After running for 20 minutes the tractor gave a sigh and decided to take a nap in the sunshine. It stopped on a spot with a lovely view and with a bale of hay still on the loader.
It was several degrees below zero (in Celsius-speak). This is nothing to brag about if you are a farmer from the midwest but rather cold for my Australian-bred fingertips. It was clear that the tractor was too cold to do any actual work. I decided it was the perfect time to go back inside and have another cup of coffee.
Kenny came around a day later to pick up a care package I brought from my trip up north and while he was over he could not resist digging into my engine issue. After poking and prodding he pointed to the fragments of ice in the fuel lines, the hemisphere of ice in the fuel filter and the lump of ice in the fuel tank. Since the tractor doesn’t run well on ice, I had a fuel problem. Tractor Cat helped Kenny out.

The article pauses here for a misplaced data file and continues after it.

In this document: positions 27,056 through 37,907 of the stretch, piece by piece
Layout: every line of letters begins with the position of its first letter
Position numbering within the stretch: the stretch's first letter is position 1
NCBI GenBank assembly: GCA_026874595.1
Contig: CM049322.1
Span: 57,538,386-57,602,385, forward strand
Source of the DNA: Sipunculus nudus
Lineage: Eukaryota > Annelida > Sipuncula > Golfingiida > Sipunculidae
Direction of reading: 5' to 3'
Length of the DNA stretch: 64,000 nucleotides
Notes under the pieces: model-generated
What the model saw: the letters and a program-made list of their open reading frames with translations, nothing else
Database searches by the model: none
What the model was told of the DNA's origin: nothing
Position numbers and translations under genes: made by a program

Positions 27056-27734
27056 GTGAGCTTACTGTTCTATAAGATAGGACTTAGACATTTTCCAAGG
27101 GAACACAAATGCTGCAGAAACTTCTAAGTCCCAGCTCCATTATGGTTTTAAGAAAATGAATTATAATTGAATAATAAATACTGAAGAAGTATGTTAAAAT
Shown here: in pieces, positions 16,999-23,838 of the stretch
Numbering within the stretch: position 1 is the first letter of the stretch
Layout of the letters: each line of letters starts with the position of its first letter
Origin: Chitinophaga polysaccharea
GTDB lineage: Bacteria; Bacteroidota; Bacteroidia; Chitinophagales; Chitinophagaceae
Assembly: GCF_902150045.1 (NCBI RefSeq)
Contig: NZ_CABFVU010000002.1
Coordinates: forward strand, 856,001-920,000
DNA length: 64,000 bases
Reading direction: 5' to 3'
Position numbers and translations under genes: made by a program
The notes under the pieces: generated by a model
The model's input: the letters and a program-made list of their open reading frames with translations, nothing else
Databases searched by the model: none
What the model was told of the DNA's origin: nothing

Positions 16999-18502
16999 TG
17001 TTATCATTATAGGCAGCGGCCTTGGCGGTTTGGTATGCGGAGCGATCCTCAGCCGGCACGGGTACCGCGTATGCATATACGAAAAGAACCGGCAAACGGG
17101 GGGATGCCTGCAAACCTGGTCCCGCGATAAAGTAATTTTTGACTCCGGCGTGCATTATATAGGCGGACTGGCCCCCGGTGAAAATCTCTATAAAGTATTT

Now to complicate matters it might be more than that. We’ve been having nights down to –10 so all this ice could have formed after the breakdown, disguising a real problem. Any real problem is likely also cold related and caused by ice, so the current plan is to wait for everything to defrost then get the manic mechanic out to perform his tracto-magic.
The cowherd are laughing at the weather. [“Minus-ten? Hah, it is minus-twenty in the Auvergne where we are from! This Gascon farm is like Club Med!”] They have thick curly coats and are well bred for this. The biggest change with the snow is that they eat less of the grass and drink way more water since they are burning more energy to keep warm. They get plenty of hay. Now the snow is defrosting they are discovering all the grass they forgot to eat over the last week or so.
Most of the last couple of weeks has been very cold and sunny, which is pretty for the photo but cold for the photographer.
Legend the patou is still sleeping outside. We can’t get him to come in and sit by the fire. He has a job to do guarding the farm and he likes to do it, snowy or not.